So, for example, in our discussions with community member Kathleen Hurd, and a few of the women she interviewed for her Covid-19 documentary, we find affirmation in the concept that sometimes just listening to others can be a powerful defense against injustice, and that anyone can move a simple idea into big action. Through Kathleen’s work her community, faced with one world steeped in economic and racist disparities in public health, was able to tap into another world where care, compassion, and kindness become more important than profit. 

 We showcase the ingenuity and luminary work on display at the Womxn House art gallery and of poet Lye Inaede, asking us to challenge the normalized definitions of our world. They compel us to examine the concepts handed down through history that we often take for granted. We are invited to examine ideas propped up by culture which maintain the illusion that the status quo is always right and impervious to shifts. Indeed, works such as these provide us with evidence that there are so many other ways of living and being in this world, so many other ways of finding ourselves. And, so many reasons why we must disrupt narratives in which anyone’s humanity is denied. 

 Through the Michigan Environmental Justice Coalition’s dedicated engagement with the public and government on climate issues, the direct action camp conducted by the Line 5 MICATS in protection of Michigan’s water and air, and the continued work by the Detroit Black Community Food Security Network to provide education, nourishment and opportunities for human connection, we get a glimpse of the parallel world of those who have accepted the {r}evolutionary call to speak, think, and act new ways into being. Indeed, across all of our articles this month, we see that with their disavowal of environmental degradation, poverty as inevitable, power as only within the hands of oppressive forces, our community already has the tools, skills, and wherewithal to dream, do, and determine new destinies. The future, they are telling us, is now.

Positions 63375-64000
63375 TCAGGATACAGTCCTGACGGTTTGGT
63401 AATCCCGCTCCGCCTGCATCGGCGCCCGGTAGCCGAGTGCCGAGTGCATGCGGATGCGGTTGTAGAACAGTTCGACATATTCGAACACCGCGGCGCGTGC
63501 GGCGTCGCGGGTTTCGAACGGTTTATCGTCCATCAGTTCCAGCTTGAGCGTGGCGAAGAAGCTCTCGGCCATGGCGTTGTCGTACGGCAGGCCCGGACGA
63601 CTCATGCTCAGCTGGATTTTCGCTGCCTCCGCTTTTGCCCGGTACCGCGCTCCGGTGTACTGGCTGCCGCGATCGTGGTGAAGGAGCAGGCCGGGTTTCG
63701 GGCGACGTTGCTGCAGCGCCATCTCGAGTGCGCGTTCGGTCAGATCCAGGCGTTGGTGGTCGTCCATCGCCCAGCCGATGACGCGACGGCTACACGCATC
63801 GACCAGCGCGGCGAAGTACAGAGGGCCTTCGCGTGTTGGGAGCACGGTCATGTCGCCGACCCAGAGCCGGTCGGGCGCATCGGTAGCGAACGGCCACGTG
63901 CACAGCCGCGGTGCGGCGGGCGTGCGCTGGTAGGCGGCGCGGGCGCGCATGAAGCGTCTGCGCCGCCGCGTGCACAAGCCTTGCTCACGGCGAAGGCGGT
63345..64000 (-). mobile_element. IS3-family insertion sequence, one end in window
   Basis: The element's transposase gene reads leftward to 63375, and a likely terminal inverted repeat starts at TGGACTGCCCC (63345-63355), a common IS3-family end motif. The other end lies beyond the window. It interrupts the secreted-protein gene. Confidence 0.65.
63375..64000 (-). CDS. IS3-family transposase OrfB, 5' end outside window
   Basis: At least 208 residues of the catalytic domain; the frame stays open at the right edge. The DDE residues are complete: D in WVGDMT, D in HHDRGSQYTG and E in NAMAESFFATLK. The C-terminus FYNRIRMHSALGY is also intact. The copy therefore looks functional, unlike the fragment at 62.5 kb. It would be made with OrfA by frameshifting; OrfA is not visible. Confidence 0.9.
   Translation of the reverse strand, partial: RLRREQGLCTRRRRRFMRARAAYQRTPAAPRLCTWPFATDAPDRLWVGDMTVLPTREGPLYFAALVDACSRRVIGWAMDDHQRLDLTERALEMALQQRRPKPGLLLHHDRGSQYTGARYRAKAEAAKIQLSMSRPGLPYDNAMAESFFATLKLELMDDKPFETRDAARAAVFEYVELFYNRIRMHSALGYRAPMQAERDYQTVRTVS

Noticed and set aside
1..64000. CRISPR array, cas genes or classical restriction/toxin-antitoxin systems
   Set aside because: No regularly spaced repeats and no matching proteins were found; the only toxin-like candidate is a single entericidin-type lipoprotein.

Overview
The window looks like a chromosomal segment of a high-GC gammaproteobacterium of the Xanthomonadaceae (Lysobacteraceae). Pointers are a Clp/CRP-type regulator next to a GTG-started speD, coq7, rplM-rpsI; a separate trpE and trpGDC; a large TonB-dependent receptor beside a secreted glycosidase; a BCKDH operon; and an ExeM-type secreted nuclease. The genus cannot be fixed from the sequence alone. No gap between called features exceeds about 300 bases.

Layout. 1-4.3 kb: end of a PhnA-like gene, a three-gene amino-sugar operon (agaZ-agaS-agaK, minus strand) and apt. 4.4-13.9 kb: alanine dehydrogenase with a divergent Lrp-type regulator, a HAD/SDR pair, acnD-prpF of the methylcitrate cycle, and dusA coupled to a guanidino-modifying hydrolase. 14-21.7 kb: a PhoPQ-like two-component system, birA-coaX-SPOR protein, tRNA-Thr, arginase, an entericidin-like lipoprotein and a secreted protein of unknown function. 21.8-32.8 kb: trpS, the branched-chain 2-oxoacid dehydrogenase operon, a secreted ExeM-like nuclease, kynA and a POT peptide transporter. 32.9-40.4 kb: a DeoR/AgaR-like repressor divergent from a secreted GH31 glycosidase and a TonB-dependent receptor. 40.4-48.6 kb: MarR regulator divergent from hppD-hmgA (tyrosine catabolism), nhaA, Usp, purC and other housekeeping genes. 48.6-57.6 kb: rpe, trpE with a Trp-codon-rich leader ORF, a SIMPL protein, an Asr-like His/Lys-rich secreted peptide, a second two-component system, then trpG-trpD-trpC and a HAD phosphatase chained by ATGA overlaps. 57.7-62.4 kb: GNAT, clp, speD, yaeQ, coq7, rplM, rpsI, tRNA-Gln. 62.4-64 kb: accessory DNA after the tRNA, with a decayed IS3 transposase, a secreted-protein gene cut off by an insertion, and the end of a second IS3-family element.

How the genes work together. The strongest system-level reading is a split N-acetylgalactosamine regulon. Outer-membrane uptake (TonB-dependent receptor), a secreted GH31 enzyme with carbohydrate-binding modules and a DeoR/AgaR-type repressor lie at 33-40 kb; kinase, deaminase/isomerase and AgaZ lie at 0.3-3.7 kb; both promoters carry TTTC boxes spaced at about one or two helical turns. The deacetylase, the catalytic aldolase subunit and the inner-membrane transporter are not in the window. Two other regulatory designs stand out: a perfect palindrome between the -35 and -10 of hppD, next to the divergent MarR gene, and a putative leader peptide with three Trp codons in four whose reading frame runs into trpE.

This “interdimensional” aspect to activism and social justice demands that we balance the urgency of now with the need to think seven generations in the future while also reminding us not to forget the lessons from seven generations into the past. It is the legacy of oppression, struggle, and liberatory determination which allows us to see time as both critical and irrelevant. We fight not just to free ourselves today, but to ensure that future generations have the strength, health and wisdom to carry on, and to honor our ancestor’s deepest desires for freedom, the lives they lost, the lessons they imparted, and the paths they beat down for us, with the future in mind. 

This edition of Riverwise is dedicated to recognizing the intimate connections between the past, present, and future…to recognizing that other worlds are possible because right here, right now, we make them so…to recognizing that we won’t be silent. There is another reason why so many writers and artists speak of the future.  They take seriously the reality that if you don’t intentionally prepare for and insert yourself into conversations, visions, imaginations, and plans for the future, you may just be erased from it. Grace Lee Boggs often famously asked “what time is it on the clock of the world?” We answer that question in this edition by saying, it’s always a good time to think about what kind of world we want to live in, to think about all those who are putting in the work to get us there, and to join them whenever we get the chance to break free from this world and meet them lovingly and open-mindedly, in theirs.